Hello lovely readers.
I’m sitting in a cute little coffee shop in Ubud, Bali, writing this post. Last week I finished my teaching job on the island of Gili Trawangan so I wanted to take some time to reflect on my experience and share it with the world.
Back when I started looking for teaching opportunities abroad, I joined a Facebook group that connects travelling yogis with teaching posts around the world. It can be a bit spammy at times, but I was super excited when I saw an opportunity in the Gili Islands crop up! Many of my friends had visited the islands and raved about the crystal clear waters and year-round sunshine.
What better place to start my travels, right?! The deal was I would teach two classes per day with one day off per week, would eat for free in their vegetarian restaurant AND get paid a small wage which would cover my accommodation. For a couple of hours work a day in paradise doing what I love I couldn’t say fairer than that!
The next thing I knew I was on a rickety little boat hurtling across the ocean towards Gili T.
The Yoga Place
The studio I was teaching at was called The Yoga Place. It’s tucked away from the busy area of the main harbour, but still close enough to the shore for an ocean view from the open-air yoga shala!
I usually taught a dynamic Ashtanga class in the shala at 7:30am and then a more chilled, restorative flow at 4:30pm at our sunset yoga spot by Exile Beach. I especially loved teaching the sunset classes because I could see how excited my students were about even just the idea of “sunset-beach-yoga-on-a-tropical-island”! They also do stand-up paddle board (SUP) yoga every morning at 8:30am but I never got to try it as I was always teaching in the mornings. From what I saw it looked like a great core workout and tanning opportunity!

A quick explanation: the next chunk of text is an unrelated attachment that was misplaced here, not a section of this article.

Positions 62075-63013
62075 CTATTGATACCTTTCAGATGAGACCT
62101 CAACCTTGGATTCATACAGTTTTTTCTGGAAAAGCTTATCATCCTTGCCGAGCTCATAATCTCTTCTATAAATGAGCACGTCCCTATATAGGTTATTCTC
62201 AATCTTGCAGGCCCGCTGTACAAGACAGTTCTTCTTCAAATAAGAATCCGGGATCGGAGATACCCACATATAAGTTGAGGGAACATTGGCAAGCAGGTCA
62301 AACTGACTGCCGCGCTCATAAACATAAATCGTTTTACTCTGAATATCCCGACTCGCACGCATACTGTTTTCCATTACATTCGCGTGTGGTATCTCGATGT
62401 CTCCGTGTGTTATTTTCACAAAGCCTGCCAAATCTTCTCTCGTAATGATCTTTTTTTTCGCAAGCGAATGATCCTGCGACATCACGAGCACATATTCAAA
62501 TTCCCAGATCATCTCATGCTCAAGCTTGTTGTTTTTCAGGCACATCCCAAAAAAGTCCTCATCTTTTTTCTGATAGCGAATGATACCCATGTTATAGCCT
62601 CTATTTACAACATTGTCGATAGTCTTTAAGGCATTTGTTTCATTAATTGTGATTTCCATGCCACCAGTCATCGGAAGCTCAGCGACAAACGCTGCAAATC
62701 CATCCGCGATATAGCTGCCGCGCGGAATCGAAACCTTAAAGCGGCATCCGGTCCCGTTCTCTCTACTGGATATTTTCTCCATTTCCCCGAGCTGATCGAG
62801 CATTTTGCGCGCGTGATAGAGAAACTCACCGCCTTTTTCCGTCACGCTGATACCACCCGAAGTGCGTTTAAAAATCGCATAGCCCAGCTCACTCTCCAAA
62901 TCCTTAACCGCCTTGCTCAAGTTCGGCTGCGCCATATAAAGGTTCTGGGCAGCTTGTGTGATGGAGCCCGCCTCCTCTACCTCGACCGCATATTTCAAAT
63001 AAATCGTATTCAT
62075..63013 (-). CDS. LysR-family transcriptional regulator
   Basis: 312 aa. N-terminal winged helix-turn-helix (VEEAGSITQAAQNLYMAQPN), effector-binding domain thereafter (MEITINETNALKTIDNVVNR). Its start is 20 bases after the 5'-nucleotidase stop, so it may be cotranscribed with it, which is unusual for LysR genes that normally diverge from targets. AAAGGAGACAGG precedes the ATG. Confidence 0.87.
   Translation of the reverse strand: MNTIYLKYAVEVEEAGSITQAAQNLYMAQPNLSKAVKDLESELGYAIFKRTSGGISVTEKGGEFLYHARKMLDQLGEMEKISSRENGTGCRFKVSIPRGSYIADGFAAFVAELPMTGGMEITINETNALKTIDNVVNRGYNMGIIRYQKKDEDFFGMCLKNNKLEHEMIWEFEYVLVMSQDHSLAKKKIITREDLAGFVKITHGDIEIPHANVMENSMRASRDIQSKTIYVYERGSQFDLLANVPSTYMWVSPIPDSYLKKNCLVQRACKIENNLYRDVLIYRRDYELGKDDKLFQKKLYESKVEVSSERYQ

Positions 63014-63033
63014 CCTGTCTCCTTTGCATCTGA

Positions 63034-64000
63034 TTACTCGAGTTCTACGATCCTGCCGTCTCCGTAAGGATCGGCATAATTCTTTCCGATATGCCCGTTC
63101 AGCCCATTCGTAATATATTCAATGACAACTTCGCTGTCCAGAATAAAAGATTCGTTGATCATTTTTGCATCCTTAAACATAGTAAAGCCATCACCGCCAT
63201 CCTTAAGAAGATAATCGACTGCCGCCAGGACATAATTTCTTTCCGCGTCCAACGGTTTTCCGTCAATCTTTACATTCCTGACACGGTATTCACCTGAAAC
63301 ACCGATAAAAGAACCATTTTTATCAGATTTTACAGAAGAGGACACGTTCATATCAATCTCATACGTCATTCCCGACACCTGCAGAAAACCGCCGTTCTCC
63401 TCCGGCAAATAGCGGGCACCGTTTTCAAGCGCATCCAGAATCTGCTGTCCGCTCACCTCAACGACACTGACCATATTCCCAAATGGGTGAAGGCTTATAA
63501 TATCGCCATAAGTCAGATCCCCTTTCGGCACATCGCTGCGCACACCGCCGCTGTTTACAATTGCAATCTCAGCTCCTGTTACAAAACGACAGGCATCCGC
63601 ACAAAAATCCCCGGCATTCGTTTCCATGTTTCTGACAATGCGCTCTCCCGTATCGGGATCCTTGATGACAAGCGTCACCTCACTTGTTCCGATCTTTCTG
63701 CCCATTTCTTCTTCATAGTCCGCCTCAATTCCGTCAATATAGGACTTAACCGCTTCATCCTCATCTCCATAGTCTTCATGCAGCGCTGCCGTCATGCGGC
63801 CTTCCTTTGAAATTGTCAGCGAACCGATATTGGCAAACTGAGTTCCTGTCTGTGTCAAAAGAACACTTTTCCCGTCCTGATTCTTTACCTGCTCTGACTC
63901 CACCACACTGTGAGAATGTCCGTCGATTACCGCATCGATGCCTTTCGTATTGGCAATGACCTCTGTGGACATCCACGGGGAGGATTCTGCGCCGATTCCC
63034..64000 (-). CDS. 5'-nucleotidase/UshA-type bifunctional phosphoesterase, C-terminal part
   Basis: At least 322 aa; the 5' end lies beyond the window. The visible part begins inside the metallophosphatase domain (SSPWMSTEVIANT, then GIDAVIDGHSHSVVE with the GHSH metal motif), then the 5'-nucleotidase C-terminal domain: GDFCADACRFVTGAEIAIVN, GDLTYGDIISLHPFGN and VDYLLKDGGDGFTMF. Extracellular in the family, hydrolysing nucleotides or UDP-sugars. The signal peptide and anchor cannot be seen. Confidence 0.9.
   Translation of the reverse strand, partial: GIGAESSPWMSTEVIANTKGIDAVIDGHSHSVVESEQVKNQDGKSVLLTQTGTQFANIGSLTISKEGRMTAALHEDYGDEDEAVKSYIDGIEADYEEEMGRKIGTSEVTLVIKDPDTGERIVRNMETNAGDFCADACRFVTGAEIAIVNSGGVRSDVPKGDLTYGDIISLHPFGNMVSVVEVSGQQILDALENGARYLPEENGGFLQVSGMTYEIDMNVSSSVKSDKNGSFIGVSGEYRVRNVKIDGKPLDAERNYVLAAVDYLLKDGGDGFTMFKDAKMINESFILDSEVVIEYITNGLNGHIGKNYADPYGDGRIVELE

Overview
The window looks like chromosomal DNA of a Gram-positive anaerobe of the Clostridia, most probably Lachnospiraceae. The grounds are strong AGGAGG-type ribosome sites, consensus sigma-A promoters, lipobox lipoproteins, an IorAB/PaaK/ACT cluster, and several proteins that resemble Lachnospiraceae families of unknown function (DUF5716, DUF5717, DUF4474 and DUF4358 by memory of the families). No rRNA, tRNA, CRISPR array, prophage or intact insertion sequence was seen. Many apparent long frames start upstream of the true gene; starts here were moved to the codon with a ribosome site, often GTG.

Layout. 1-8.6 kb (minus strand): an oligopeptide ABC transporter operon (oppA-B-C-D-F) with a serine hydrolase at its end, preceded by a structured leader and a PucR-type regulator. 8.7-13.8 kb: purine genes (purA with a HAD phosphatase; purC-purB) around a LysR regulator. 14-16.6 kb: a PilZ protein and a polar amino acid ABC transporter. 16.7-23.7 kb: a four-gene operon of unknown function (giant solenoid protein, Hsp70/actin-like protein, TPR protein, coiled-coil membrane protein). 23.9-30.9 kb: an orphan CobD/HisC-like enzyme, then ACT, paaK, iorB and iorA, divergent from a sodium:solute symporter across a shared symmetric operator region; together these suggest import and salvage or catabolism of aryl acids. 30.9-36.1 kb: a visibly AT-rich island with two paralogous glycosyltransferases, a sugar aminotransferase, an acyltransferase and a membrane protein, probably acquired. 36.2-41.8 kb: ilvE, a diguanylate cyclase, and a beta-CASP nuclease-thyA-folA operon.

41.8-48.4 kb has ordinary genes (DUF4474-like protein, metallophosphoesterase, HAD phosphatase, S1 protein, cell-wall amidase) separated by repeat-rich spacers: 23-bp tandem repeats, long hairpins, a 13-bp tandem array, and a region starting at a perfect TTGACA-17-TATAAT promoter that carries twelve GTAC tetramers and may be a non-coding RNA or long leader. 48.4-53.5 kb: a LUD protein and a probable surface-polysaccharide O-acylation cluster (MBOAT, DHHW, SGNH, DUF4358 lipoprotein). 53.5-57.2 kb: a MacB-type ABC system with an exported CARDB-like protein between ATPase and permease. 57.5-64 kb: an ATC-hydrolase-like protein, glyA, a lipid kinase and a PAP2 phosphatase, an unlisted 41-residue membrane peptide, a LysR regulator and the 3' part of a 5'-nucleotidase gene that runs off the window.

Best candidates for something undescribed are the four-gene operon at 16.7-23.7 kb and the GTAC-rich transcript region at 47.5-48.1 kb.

The studio is a big hall with a thatched roof overlooking the restaurant’s little seating area. It has just a few PVC yoga mats and no props such as blocks or bolsters etc. Compared to other studios I’ve now visited in Ubud it seems very basic, but for a yoga studio on a tropical island I think it does the trick for most people!
You can read a bit more about the café at The Yoga Place on this post.
It was a big physical change for me going from a 9-5 desk job to teaching yoga everyday in the 30 degree heat. As I was also trying to keep up my Ashtanga practice in the early hours before teaching, my activity levels were through the roof and I don’t think I was consuming enough calories to make up for it…my clothes were hanging off me within a few weeks!
Socially I loved every minute. Every time I taught a class I met so many interesting travellers from all over the world. The people working at The Yoga Place were also really great fun, both the locals and the foreigners. One thing I did miss was having the same students returning to classes each time. Even though it’s great to meet so many people, it’s more rewarding to teach the same students each week as you watch them progress through their practice.
A big down side of the island in general for me is the party scene! [Inner 21 year old me is screaming “Nat, you loser”]. There’s a big strip of bars near the main harbour, which promptly fills up with inebriated Aussies from about 9pm onwards. It kind of kills the island vibe but if you’re staying inland from the harbour or further along the beach the noise won’t bother you at all.
Overall, it was an amazing way to spend a month, especially since it allowed me to travel almost for free! I feel that my yoga teaching skills came on leaps and bounds and it made me fall in love with teaching more and more each day. I will definitely be keeping an eye out for similar opportunities in the future.
Thanks for reading!
Lots of love, Nat x x x